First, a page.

Their initial target was to isolate human waste so it wouldn’t contaminate water. In the process, they taught Haitians how to build compost toilets and explored how organic material could be created by growing fast growing plants like vetiver grass and bamboo (both of which grow readily in Haiti). In between, because of the extreme need, they helped distribute food and water, and did anything else that was needed. They inspected wells with the US Army, they taught rescue workers how to build safe latrines for their camps, they built showers, they worked with UNICEF to assess sanitation needs for orphanages. Feedback from rescue workers were that their skill sets were perceived as very, very valuable, they were quite grateful they had come, and they would welcome permaculturists and low tech, sustainable solutions at any disaster site.
The first few weeks were filled with chaos and triage situations. It took courage and dedication to deal with the conditions they operated under – these guys are tough! But even under the most extreme conditions, many seeds were planted and beneficial connections were made. And lives were saved! Most of the long term design work to create sustainable systems started many weeks after the disaster, however.
As systems become more established in Port Au Prince, Rodrigo started organizing and attending meetings to create recycling in Port Au Prince. The waste streams are impressive – millions of plastic water bottles shipped in during rescue efforts, cardboard, tent material, etc. He experimented with paper brickets, which replace charcoal in the ubiquitous open cook stoves that are destroying forests in Haiti.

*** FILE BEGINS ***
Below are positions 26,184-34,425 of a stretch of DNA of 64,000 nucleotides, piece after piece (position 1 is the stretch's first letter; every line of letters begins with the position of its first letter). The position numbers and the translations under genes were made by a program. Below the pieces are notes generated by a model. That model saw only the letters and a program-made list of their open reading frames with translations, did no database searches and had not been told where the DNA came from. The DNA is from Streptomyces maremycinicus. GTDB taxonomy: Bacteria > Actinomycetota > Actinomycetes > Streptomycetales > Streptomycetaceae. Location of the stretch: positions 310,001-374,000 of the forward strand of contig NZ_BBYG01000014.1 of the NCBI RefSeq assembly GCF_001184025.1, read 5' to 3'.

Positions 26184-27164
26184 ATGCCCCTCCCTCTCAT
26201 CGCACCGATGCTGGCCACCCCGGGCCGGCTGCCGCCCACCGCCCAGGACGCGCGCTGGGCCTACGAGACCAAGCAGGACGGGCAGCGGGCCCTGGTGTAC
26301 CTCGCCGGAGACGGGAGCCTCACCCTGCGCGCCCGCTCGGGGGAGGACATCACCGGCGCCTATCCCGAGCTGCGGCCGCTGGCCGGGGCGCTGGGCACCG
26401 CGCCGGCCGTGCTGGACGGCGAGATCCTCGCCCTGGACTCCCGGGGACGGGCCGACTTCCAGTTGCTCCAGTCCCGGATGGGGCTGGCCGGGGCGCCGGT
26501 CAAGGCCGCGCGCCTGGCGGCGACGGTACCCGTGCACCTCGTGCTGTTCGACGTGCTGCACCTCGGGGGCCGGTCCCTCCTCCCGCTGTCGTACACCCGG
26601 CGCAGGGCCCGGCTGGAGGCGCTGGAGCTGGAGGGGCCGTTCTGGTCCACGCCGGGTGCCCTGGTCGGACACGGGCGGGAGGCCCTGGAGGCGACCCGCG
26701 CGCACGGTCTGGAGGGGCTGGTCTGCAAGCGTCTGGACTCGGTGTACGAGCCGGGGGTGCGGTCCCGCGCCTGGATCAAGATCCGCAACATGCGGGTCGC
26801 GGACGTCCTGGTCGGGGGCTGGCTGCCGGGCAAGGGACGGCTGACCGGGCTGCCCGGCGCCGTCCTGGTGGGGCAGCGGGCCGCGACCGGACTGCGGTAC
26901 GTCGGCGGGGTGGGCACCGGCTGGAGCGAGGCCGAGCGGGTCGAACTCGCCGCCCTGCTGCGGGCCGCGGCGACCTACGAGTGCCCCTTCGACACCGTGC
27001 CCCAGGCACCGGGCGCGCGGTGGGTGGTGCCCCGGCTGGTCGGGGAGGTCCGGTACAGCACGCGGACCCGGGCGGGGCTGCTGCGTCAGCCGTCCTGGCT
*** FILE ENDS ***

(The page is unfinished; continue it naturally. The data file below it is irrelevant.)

Nicole started working for an NGO and got them to use arbor loos in one of the camps. Andrew connected with the Give Love project (givelove.org) in Cite Soleil, and helped build a compost toilet system for a camp of 2500 people , with a team made up of Joe Jenkins, Rodrigo, and other humanure experts. PDC student from Little Haiti in Miami, Paule Jacques, hooked the project up with her contact, Minister of the Environment of SE Haiti, Jean Ked Neptune, who connected Mark and Monika, Hunter and Rodrigo with Haitian non-profits, so they could “teach the teachers” sustainable methods of growing food and handling water and waste with workshops. Rodrigo, who is still in Haiti, has continued to build compost toilets, teach people about composting and set up recycling systems for various organizations.
I traveled to Haiti in May 2010 to assess the projects and the situation in Port Au Prince at that point, and to connect with Jean Ked. I felt that training Haitians in permaculture was key, and was able to fund a trip to Pine Ridge for the Minister of the Environment and his associate to do the Permaculture Design Course there. We felt Pine Ridge was a very appropriate venue because of similar conditions of watersheds, economics, and degraded landscapes. Ked has started a vermicomposting project that will link into creating a stable local economy as well as revitalizing degraded lands, and intends to do village sized permaculture projects. We continue to work with him and others in the area to help facilitate their projects.